Everyone is hyped about the release of the new retina display on the next generation Macbook Pro unveiled at WWDC. Rightfully so, as we've seen how dramatic the bump in resolution can be on mobile iOS devices like the iPad and iPhone. We take a look behind the numbers see how dramatic of a resolution improvement the new displays will provide, and also figure out what retina resolutions would be for other popular devices.
When Apple discusses retina resolutions, it's usually accompanied by an equation that factors in not just the physical size of the screen, but also the distance from which that screen is viewed. Because we naturally view larger screens from farther distances, screens don't need to maintain the same pixels-per-inch (ppi) spec as they grow to qualify for the 'retina' label.
- iPhone 4 (typically viewed from a 11" distance) has 326 ppi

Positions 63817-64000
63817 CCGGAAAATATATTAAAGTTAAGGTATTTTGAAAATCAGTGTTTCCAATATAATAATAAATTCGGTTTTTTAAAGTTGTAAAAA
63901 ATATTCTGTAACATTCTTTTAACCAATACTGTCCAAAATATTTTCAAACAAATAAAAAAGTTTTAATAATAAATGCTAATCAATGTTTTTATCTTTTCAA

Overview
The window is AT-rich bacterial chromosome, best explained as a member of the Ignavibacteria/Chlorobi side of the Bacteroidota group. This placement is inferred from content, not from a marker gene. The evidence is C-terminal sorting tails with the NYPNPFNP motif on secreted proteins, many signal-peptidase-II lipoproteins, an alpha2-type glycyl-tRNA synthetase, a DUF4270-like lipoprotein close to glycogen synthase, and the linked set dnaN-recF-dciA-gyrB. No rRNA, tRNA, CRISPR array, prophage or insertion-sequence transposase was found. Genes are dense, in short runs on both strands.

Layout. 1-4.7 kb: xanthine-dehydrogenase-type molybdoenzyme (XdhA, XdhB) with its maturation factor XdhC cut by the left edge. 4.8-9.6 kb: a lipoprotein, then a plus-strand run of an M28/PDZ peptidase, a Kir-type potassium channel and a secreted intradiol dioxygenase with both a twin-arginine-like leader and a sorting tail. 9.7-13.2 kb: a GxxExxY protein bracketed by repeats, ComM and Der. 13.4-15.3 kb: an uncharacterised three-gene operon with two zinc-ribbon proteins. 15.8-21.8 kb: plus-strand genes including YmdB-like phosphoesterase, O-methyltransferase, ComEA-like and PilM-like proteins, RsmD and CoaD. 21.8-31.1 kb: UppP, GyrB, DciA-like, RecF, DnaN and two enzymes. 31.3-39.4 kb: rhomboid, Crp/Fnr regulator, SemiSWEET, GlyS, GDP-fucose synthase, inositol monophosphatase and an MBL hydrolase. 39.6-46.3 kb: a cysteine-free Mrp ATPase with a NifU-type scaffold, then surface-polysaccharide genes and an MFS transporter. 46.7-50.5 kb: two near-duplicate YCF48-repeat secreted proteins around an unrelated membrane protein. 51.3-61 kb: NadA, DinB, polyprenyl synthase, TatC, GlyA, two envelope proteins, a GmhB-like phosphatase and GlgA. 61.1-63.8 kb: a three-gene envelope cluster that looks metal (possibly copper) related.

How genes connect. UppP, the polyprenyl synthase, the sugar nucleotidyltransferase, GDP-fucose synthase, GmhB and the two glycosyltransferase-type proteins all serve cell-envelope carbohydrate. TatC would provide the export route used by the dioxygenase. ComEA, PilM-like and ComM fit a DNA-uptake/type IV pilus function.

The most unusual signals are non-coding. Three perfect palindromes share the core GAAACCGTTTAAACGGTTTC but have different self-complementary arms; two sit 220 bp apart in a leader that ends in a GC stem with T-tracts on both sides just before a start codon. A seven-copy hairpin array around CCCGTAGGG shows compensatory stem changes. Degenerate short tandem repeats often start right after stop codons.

- New iPad (typically viewed from 13") has 264 ppi
- New Macbook Pro (typically viewed from 15.5") has 220 ppi
Richard Gaywood wrote a great article for TUAW explaining the mathematics behind this. This got me curious about what resolutions would be required if Apple decided to extend retina displays across their entire product line. This chart is what resulted.
We thought it was interesting to note that HDTV isn't that far from a retina display at the current resolutions of 1920x1080 — and depending on how far you sit from the screen, it could very well be a retina display already for you. So don't get pixel count envy until you also factor in your likely viewing distance.
(Images: Chris Perez)